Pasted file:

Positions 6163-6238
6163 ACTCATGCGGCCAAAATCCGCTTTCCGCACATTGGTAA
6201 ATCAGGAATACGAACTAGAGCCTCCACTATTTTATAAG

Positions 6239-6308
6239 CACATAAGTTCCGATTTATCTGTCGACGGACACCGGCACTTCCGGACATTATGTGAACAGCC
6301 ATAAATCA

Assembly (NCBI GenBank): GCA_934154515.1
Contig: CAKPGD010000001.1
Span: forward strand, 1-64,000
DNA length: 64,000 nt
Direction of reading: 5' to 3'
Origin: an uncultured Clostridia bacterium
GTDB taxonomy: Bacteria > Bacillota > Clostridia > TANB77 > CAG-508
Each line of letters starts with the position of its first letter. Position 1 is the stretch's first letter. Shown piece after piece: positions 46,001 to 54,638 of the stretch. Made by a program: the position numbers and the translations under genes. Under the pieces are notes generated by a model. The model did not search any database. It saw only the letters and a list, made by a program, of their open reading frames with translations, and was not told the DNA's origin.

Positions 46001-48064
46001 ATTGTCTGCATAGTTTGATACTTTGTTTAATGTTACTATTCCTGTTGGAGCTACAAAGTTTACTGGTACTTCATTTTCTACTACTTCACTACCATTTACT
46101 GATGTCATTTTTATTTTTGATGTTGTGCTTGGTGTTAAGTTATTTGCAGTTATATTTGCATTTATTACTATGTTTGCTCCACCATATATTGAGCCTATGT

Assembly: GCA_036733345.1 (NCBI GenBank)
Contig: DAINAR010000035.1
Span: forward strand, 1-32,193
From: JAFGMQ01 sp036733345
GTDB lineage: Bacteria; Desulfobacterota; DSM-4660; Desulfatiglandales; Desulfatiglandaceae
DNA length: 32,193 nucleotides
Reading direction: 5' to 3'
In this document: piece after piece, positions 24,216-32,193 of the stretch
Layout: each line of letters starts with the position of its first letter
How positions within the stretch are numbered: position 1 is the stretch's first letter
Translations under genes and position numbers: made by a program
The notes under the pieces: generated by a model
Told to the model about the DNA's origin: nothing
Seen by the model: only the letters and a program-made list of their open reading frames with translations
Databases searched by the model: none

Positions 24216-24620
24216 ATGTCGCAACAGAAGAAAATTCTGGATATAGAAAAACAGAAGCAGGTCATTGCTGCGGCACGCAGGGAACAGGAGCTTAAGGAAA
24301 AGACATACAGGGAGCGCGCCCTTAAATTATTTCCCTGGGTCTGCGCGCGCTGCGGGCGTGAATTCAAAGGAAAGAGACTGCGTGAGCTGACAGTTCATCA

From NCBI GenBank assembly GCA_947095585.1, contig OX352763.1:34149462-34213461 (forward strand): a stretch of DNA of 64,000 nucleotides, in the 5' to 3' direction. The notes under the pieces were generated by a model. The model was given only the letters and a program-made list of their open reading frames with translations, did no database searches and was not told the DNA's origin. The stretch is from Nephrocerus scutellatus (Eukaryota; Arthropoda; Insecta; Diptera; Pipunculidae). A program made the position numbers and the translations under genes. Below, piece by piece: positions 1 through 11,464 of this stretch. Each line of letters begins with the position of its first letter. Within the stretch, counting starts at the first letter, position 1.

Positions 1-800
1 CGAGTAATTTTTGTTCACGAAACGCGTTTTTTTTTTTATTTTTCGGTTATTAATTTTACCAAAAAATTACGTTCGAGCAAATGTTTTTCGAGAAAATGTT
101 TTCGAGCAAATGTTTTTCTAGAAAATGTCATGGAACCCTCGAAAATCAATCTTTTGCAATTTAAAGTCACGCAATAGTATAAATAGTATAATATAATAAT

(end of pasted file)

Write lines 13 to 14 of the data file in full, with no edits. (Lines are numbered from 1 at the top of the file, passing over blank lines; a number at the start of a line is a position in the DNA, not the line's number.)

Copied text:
GTDB taxonomy: Bacteria > Bacillota > Clostridia > TANB77 > CAG-508
Each line of letters starts with the position of its first letter. Position 1 is the stretch's first letter. Shown piece after piece: positions 46,001 to 54,638 of the stretch. Made by a program: the position numbers and the translations under genes. Under the pieces are notes generated by a model. The model did not search any database. It saw only the letters and a list, made by a program, of their open reading frames with translations, and was not told the DNA's origin.